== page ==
From lurid sexual fantasies to New Age platitudes, “Aleph” marks a low point for Paulo Coelho.
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In “Aleph” Coelho takes up the narrative of a middle-aged man frustrated with his stagnating life and the young nymph whose companionship makes him feel alive again. Like the characters played by Bill Murray and Scarlet Johansson, “Aleph”’s Paulo and Hilal find each other during a period of spiritual seeking.
Unlike the characters in the film, each holds the key to a spiritual roadblock that the other faces. In the course of a train ride across all 9,288 kilometers of the Trans-Siberian Railway, Paulo and Hilal experience a meeting of souls that involves traumatic encounters with past lives, trance states, energy field assessments, and the Spanish Inquisition.
“Lost in Translation” is not the only other work evoked here. The two spend several chaste nights in each other’s arms, Hilal completely naked or nearly so. This could be lifted directly from the pages of Joseph Lelyveld’s 2010 biography of Mahatma Gandhi, “Great Soul.” In that book, Lelyveld offers evidence that Gandhi too invited young women to his bed.
And just as the alleged behavior was a spiritual exercise for Gandhi, so it is for Paulo. Though 21-year old Hilal opens up to the man beside her and pleads with him to receive her romantic love, he refuses. This is the central struggle of their relationship. His love for her is platonic and otherworldly, and in any case, he is happily married. But she loves him “like a woman loves a man.”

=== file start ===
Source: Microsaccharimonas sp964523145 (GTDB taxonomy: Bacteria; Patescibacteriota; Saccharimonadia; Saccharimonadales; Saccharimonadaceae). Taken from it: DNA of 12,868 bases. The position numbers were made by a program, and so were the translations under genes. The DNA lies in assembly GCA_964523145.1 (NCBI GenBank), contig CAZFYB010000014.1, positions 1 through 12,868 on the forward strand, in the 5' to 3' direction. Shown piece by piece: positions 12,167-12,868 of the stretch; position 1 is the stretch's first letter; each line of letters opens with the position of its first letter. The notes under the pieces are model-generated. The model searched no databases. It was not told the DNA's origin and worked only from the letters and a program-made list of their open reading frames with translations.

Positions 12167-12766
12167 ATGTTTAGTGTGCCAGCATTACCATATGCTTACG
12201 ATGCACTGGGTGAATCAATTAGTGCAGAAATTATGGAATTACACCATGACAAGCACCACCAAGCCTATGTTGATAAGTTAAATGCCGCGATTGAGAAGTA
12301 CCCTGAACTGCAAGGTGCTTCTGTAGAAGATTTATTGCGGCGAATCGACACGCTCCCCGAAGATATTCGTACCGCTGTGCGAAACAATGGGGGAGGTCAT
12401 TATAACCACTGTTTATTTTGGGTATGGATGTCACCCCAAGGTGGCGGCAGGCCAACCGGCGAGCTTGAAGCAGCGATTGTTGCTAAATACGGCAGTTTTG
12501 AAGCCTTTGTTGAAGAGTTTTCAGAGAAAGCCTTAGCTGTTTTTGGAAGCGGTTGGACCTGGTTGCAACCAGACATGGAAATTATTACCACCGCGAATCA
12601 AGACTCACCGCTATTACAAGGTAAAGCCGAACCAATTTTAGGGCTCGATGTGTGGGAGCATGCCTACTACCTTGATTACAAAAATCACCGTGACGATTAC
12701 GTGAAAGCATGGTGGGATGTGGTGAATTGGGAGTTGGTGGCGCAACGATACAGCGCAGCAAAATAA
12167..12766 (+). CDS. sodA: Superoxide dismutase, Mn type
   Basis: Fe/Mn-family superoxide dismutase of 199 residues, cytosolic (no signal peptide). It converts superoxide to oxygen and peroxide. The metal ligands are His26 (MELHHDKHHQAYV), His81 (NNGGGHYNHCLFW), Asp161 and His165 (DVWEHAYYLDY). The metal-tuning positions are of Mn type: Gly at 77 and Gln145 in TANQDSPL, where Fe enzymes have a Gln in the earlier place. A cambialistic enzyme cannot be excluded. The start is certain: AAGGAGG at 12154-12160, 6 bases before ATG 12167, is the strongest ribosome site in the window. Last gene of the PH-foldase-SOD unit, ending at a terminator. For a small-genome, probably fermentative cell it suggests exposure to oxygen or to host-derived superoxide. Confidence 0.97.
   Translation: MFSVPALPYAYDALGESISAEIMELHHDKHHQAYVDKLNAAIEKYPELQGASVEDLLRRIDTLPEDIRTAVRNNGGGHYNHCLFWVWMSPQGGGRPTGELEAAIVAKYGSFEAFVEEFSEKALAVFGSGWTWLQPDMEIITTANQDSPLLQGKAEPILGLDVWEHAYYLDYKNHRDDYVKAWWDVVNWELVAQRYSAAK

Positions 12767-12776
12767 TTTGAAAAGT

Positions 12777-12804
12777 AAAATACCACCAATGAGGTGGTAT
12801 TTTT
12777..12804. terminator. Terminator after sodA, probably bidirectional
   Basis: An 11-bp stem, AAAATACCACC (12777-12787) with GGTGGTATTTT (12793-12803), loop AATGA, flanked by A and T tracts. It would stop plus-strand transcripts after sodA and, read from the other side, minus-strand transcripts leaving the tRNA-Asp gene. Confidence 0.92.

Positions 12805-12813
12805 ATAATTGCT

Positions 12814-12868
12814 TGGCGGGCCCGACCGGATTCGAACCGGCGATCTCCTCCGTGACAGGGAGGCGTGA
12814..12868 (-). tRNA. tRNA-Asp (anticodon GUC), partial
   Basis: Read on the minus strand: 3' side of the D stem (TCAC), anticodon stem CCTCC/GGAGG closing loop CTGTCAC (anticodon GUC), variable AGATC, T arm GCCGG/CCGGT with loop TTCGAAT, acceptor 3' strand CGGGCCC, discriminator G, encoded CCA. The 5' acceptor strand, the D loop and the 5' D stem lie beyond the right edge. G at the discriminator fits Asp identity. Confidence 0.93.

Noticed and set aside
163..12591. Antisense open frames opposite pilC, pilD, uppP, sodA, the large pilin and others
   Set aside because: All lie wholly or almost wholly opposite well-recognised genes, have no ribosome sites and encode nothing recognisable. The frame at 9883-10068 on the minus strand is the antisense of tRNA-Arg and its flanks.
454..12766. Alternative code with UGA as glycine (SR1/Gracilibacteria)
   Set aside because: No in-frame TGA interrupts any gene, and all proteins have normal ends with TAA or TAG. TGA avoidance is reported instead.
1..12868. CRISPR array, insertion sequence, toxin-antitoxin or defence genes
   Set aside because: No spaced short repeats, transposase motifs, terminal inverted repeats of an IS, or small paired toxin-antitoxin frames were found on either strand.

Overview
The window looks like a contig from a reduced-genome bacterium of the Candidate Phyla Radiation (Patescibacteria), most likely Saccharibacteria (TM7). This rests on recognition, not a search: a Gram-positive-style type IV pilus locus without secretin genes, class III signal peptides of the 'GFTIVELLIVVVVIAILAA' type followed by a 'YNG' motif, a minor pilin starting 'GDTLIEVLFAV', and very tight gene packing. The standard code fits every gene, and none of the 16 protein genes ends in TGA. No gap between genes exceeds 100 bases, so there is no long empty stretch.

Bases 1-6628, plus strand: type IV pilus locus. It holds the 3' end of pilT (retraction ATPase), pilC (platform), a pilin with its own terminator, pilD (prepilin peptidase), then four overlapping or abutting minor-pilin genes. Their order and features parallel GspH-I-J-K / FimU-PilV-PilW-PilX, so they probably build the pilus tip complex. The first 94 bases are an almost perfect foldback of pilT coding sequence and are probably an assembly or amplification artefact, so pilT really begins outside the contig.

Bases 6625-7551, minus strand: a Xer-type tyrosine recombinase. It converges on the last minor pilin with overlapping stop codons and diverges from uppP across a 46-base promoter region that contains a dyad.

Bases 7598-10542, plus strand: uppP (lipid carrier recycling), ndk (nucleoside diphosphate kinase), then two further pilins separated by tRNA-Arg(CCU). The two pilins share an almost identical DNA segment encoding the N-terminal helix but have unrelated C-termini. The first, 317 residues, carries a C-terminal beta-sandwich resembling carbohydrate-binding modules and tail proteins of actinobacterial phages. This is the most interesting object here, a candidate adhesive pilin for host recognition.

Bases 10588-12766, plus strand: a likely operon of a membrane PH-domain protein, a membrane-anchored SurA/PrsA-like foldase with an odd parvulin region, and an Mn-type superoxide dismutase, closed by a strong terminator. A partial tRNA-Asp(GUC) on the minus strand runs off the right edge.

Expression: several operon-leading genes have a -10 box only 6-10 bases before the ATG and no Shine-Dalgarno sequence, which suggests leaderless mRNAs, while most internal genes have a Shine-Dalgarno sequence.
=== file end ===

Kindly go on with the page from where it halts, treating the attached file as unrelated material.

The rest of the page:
Still, none of this detracts from the fact that he is sexually drawn to her – or that detailed, narrative-length, sexual fantasies about her pervade his thoughts during every moment spent without her. His fantasies evoke neither romantic love nor what theologians call “sacred sex.” Instead, Paulo’s fantasies are violent, unrestrained, animalistic, and loud.
What emerges is, frankly, a predatory relationship. Paulo provides reasons for hope – including light kisses and declarations of love – before retracting them again. He manipulates Hilal into reliving painful elements of her past for his sake. In one minute, the two commune over the intensity of their relationship in past lives. In the next, he callously tells a stranger, “I’ve been in love with her for at least five hundred years, but ... she’s as free as a bird.”